Digital Realty plans more African data centre investment after Teraco purchase

By David Whitehouse
Posted on Friday, 14 January 2022 12:21

Digital Realty CFO Andy Power. Photo supplied.

Global data centre provider Digital Realty Trust plans further investments in Africa after agreeing to buy South Africa’s Teraco, Digital Realty CFO Andy Power tells The Africa Report.

The company this month agreed to buy a majority stake in Teraco, Africa’s largest data centre platform, from investors including Berkshire Partners and Permira in a deal that values Teraco at about $3.5b. The company’s management, led by CEO Jan Hnizdo, will remain in place.

Africa has about 140,000 square metres of data centre space, the same as Switzerland. According to global real-estate consultancy Knight Frank, that will climb by 50% over the next five years, driven by digitisation and the roll-out of 4G and 5G infrastructure. Demand for African data centres will continue to expand in the 2030s as the population grows and Internet access widens, Knight Frank says.

Digital Realty, which trades on the US Nasdaq, has more than 280 data centres globally. Its African strategy is to combine Teraco’s leading data-centre position in South Africa with the existing hubs it has established in Nigeria and Kenya. The US company, Power says, may invest $500m in Nigeria and Kenya over coming years.

  • The land has the longest lead time in data centre construction, and the company has assembled land banks in the two countries. The $500m may be spent developing that land, in addition to future land purchases.
  • There may also be additional capital over the medium term to build out Teraco’s land bank, Power says. “
  • Our customers take the view that Africa, and South Africa in particular, are an important part of their growth plans,” and they want to know how Digital Realty can better support them on the continent, he adds.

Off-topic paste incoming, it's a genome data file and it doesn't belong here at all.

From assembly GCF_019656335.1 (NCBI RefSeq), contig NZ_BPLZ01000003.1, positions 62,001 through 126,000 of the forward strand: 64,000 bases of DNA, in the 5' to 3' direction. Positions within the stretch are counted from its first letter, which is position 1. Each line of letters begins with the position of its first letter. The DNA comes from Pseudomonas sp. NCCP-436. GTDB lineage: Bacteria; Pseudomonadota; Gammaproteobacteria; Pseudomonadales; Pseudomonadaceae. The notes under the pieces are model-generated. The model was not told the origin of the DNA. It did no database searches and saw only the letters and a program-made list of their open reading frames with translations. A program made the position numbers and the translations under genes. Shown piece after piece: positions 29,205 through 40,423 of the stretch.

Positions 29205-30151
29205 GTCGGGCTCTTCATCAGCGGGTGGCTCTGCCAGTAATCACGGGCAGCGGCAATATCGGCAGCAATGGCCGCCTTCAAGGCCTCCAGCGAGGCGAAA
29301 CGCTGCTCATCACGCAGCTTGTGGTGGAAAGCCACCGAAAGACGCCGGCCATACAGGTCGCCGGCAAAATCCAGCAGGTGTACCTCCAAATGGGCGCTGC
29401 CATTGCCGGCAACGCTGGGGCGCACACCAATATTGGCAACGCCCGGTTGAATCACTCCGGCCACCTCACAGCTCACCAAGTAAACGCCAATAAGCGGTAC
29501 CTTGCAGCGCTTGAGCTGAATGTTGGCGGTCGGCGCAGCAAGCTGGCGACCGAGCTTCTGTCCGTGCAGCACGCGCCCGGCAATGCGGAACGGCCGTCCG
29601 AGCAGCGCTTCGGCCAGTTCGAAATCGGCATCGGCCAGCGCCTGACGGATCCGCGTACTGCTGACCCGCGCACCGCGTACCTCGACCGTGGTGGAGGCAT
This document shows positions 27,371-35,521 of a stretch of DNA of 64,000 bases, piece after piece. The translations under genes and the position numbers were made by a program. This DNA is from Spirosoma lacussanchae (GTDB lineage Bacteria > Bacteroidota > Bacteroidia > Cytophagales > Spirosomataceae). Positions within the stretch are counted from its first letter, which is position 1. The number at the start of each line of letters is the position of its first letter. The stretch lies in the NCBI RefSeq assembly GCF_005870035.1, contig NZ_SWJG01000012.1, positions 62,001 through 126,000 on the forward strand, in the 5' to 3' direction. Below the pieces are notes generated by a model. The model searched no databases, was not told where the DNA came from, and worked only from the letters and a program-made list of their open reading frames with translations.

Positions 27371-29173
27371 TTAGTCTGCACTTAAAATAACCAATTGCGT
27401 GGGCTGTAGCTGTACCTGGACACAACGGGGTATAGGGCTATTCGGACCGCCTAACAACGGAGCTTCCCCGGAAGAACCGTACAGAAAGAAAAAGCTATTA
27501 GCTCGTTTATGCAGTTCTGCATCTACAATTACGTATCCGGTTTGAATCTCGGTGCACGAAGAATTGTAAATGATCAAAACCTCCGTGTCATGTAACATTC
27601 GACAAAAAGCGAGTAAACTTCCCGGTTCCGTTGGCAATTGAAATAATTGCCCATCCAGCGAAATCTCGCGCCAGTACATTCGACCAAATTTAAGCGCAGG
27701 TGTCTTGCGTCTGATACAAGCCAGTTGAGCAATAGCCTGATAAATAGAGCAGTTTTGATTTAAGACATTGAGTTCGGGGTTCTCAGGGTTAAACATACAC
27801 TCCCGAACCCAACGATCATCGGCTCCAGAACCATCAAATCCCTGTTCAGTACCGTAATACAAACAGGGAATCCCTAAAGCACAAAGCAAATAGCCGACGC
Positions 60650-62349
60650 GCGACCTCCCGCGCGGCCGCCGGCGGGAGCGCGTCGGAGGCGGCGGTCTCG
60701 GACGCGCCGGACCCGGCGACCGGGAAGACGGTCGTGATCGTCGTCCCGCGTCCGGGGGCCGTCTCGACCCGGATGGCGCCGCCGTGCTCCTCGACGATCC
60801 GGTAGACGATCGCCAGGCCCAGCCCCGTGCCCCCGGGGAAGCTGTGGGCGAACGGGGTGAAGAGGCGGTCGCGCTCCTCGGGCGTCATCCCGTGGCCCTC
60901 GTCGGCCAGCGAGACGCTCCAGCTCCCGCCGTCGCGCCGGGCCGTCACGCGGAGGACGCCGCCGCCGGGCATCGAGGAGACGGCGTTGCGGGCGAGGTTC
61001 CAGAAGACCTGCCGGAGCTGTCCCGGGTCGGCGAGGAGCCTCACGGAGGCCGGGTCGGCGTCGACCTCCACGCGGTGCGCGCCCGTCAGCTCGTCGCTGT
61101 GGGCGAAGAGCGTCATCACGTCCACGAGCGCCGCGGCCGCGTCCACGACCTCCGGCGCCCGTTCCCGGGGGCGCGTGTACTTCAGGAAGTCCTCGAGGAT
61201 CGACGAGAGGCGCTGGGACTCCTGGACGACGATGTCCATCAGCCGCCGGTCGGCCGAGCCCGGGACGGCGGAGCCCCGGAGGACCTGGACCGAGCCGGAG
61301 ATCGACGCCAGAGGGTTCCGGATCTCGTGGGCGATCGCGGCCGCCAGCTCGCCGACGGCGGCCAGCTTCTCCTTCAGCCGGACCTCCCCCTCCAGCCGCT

• Digital Realty’s clients favour southern Africa as a place to land their undersea cables, due to its grid network, fibre connectivity and established rule of law, Power says.

Runway for Growth

Teraco’s existing facilities have a total capacity of 75 megawatts, and a project under construction will add 19 megawatts. The South African company owns the freehold to six of its seven data centres. It also owns land adjacent to its Johannesburg and Cape Town sites which will allow the development of up to 93 megawatts of additional capacity.

  • Digital Realty’s strategy is to rely on local management expertise.
  • In October, the company bought Medallion Data Centres in Nigeria, again with CEO and co-founder Ike Nnamani remaining in place.

There are single data centre buildings in the US that have the same megawatt capacity as the whole of Teraco, Power says. That, he argues, suggests the scale of the “runway for growth” that exists in Africa. Teraco’s land will allow its megawatt capacity to be more than doubled, he adds. “We will invest to build out the land bank.”

Data centres need relatively few people to run, which reduces the risks of corruption in the industry, Power says.  It also means that the benefits in terms of African employment will be limited.

  • Digital Realty has an enterprise value of about $65b but only about 3,000 employees.

Bottom line

Digital Realty sees African data centres as an industry of the future.

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